Our reading group nicely disposed of Harry Potter with some comments you'd expect--many decrying the lack of literary substance and the formulaic nature of the stories (both of which points I tend to disagree with). But more interestingly, we chose our book for next month and it took a bit of wrangling to work it around, but it is a wonderful possibility. We'll be reading "The Merchant of Venice" along with a book by John Gross called, "Shylock."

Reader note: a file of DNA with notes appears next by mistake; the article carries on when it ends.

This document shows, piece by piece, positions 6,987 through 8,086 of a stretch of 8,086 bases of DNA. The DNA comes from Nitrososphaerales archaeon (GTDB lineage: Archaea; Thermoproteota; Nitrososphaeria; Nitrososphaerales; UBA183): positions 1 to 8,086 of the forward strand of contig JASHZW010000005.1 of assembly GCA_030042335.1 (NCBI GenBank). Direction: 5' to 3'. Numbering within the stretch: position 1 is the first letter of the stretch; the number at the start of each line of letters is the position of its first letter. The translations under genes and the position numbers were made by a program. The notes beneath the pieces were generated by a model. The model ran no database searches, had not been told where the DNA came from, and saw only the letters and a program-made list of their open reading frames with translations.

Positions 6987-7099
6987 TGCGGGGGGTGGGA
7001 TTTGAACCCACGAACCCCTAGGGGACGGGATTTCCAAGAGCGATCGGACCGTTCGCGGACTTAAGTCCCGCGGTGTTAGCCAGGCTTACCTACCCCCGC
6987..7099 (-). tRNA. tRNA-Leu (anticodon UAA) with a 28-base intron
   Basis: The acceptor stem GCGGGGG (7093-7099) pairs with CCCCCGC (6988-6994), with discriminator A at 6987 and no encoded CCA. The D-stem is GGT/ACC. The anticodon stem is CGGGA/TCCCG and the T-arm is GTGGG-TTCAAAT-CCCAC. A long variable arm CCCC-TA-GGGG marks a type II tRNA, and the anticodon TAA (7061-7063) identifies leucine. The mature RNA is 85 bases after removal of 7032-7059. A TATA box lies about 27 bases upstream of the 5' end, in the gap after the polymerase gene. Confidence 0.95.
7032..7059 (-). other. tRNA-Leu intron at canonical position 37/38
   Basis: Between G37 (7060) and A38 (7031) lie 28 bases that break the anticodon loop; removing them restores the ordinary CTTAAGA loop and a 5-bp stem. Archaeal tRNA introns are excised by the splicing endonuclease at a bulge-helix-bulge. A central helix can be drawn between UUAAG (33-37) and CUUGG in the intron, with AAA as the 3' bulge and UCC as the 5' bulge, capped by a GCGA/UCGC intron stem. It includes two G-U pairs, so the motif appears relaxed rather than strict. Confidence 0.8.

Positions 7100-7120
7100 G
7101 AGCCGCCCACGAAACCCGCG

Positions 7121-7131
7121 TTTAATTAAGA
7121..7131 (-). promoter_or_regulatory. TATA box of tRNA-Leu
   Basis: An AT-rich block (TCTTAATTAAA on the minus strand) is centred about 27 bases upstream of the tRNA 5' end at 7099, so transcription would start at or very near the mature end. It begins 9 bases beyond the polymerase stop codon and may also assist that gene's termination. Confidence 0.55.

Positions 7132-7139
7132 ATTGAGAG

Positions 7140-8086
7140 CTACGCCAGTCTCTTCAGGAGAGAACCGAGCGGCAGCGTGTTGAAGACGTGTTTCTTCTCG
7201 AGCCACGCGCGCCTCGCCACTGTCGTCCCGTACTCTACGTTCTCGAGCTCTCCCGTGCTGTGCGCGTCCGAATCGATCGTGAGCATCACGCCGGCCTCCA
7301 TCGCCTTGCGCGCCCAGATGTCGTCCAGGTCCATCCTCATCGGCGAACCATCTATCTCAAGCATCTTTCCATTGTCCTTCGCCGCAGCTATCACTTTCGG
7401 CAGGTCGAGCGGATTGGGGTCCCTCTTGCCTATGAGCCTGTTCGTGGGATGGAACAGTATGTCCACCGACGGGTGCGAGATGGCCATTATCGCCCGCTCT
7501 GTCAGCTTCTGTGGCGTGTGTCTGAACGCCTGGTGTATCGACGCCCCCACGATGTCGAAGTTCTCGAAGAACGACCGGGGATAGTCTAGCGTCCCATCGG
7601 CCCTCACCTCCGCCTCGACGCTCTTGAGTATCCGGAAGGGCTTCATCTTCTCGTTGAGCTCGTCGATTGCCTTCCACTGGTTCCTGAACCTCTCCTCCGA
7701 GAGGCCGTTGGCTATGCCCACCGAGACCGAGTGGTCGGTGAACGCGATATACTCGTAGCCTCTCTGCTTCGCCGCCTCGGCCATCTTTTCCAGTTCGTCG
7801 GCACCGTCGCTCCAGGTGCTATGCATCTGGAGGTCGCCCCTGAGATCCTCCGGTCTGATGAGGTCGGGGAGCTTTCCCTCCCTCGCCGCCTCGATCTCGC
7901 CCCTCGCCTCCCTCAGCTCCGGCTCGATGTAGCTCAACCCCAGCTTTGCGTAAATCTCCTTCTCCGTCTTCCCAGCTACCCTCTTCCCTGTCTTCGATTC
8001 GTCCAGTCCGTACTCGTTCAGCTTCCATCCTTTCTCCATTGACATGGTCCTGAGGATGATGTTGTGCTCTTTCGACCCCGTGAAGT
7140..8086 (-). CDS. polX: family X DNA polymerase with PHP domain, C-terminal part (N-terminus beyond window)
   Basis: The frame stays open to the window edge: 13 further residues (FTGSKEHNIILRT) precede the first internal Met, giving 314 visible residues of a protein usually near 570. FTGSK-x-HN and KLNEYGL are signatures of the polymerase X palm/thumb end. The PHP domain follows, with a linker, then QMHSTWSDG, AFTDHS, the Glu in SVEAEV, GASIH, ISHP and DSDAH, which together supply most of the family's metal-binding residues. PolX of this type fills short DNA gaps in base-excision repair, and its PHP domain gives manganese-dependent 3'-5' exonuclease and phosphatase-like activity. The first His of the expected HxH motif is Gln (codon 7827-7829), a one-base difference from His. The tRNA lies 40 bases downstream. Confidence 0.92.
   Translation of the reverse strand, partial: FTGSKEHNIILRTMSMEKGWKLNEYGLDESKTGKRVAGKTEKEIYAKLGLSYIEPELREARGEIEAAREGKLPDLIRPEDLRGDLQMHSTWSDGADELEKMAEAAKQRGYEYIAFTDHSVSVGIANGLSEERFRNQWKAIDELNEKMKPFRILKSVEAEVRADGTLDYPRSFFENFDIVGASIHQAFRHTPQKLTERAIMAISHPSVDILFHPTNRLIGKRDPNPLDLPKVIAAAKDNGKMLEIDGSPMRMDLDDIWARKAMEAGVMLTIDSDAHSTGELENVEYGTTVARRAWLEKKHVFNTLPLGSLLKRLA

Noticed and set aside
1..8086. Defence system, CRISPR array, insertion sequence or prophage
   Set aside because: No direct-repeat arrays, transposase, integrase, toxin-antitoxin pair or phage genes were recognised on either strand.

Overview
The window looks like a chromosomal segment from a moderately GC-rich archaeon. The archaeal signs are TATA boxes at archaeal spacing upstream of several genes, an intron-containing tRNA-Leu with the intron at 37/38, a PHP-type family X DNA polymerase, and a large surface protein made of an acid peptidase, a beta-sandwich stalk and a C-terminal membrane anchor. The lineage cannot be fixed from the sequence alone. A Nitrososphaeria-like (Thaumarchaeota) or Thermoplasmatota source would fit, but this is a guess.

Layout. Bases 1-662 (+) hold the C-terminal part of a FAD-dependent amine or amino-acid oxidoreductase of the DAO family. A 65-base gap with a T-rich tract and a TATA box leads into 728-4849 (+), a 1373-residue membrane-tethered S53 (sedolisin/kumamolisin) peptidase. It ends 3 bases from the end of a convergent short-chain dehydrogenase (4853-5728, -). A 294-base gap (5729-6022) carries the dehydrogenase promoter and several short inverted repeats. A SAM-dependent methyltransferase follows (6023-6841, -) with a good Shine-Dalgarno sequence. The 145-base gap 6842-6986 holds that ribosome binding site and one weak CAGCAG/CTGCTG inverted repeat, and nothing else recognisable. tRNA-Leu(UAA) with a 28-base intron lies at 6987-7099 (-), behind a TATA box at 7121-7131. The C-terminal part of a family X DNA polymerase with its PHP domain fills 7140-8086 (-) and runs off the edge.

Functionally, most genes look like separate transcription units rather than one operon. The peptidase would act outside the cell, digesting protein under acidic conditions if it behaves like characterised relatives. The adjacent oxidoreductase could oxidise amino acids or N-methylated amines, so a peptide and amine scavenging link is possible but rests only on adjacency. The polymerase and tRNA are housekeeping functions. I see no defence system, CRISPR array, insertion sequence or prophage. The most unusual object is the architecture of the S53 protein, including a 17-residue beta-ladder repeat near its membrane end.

"The Merchant of Venice" is a wonderful play because of the way it shows up the essential shortcomings of most Christians. Portia's caskets are a prime example--the choice of the three is obvious, and yet she needs to help the person she wants to choose the correct casket (if I remember correctly). And then there's the impassioned and gorgeous "The Quality of Mercy" speech followed immediately both by Shylock showing none and then by Portia as judge showing little-to-none. It can be read as an elegant indictment of Christian hypocrisy in action (I suppose). But then, that's the dangerous attraction of Shakespeare--it may probably also be read as a Marxist parable of class struggle and a freudian analysis of the war between the sexes. I had a very wise professor once tell the class, "Whatever methodology or system you bring into contact with Shakespeare will light up--the trick is to read him without any prior conceptions, to find out what he actually said."